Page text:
Chicago area employees with coverage under an employer-sponsored long-term disability plan often face challenges in claiming or maintaining their disability benefits. Increasingly, we see insurers deny claims or terminate ongoing payments, citing a “lack of objective medical evidence” to support a restriction or limitation. Many times, the insurer simply disregards the objective evidence. Other times, the participant suffers from certain conditions, like Fibromyalgia or Chronic Fatigue Syndrome, for which there are no objective tests that demonstrate the condition, or the degree of pain the claimant experiences. In recent years, most of the disability benefit denial letters I read contain this same boilerplate language. Recently, a court in California ruled that Liberty Mutual could not terminate long term disability benefits on the basis there was no objective medical evidence of the claimant’s pain.
In Gilmore v. Liberty Life Assurance Co. of Boston, No. 13-178, 2014 U.S. Dist. LEX 57529 (N.D. Cal. Apr. 24, 2014), Ms. Gilmore, a Wells Fargo computer programmer, suffered from cervical arthritis. She underwent cervical spine fusion surgery, where screws were inserted to hold her spine in place. Years later, she was involved in a car accident, and the screws in her spine were fractured, requiring another surgery. Even after the second surgery, Ms. Gilmore continued to experience pain in her neck and wrist. Despite physical therapy, she was only able to work on a part-time basis. Liberty Mutual terminated Gilmore’s long term disability benefits, citing a lack of objective evidence that would demonstrate why her pain prevented her from working full time, relying on opinions of two file reviewing doctors.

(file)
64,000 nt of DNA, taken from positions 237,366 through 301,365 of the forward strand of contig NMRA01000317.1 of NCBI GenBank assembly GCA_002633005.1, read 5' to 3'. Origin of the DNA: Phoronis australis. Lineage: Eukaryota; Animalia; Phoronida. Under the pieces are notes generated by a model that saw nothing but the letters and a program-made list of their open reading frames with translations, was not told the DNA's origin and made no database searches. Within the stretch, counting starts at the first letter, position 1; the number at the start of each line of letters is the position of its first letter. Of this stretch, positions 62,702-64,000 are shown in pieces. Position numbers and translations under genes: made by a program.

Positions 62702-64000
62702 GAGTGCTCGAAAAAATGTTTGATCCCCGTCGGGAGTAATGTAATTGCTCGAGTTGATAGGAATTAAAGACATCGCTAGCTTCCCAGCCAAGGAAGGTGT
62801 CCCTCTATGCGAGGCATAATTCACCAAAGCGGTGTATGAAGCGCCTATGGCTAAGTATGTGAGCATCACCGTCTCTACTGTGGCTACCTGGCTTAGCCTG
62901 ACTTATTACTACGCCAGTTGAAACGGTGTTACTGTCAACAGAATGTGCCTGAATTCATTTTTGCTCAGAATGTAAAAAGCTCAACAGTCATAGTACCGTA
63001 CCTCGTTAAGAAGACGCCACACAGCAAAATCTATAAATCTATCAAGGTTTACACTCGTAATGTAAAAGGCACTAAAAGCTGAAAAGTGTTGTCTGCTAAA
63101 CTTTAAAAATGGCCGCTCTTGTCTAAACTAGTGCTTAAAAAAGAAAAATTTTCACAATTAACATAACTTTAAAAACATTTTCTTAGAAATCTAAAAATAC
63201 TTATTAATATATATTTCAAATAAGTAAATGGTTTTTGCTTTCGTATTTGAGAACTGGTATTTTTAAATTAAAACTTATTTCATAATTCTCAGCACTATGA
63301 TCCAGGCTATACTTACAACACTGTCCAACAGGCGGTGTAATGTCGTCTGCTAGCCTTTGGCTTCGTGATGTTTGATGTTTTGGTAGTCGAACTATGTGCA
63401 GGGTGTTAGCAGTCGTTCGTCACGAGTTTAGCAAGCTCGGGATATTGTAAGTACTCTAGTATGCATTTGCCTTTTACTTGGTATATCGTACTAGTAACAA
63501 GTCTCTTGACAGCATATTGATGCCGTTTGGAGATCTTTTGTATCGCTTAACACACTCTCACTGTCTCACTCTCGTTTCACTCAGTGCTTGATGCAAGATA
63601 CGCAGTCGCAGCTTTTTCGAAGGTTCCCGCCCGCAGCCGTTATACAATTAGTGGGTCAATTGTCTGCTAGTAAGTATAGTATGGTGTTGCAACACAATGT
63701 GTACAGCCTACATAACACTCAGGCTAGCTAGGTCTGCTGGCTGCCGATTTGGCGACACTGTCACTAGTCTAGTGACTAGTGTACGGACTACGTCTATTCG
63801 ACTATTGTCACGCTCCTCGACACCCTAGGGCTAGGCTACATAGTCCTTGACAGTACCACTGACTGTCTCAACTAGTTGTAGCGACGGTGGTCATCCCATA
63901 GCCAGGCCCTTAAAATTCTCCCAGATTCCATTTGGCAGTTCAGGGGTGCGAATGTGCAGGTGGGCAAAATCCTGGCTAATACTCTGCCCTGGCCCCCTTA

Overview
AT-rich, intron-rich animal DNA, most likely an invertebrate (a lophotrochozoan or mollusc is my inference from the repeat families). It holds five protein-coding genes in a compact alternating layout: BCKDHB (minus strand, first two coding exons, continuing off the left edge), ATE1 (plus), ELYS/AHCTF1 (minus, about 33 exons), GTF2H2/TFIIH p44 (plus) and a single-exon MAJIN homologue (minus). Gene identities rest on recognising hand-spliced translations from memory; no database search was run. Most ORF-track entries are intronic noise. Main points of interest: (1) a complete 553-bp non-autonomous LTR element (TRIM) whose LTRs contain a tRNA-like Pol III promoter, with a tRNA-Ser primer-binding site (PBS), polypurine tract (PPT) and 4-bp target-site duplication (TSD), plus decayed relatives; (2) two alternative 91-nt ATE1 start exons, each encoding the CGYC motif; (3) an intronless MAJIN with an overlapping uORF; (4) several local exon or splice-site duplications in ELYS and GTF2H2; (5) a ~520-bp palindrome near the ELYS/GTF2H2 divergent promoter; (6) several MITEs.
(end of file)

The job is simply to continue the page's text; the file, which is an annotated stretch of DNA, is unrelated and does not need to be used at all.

The court overturned Liberty’s benefit termination. The parties argued over whether the policy language actually demanded that proof be in the form of objective evidence, but the court determined it was not necessary because prior precedent already established that where conditions or pain cannot be documented by an objective measure, objective evidence is not required. Gilmore’s subjective complaints of pain and fatigue were credible and corroborated by other evidence which the insurer disregarded. Gilmore returned to work six months after her second surgery, albeit on a part-time basis, which was inconsistent with what the insurer argued was an attempt to manufacture or fabricate her complaints. The reports were consistent with the evidence of the broken screws, and all of Gilmore’s medical and physical therapy records.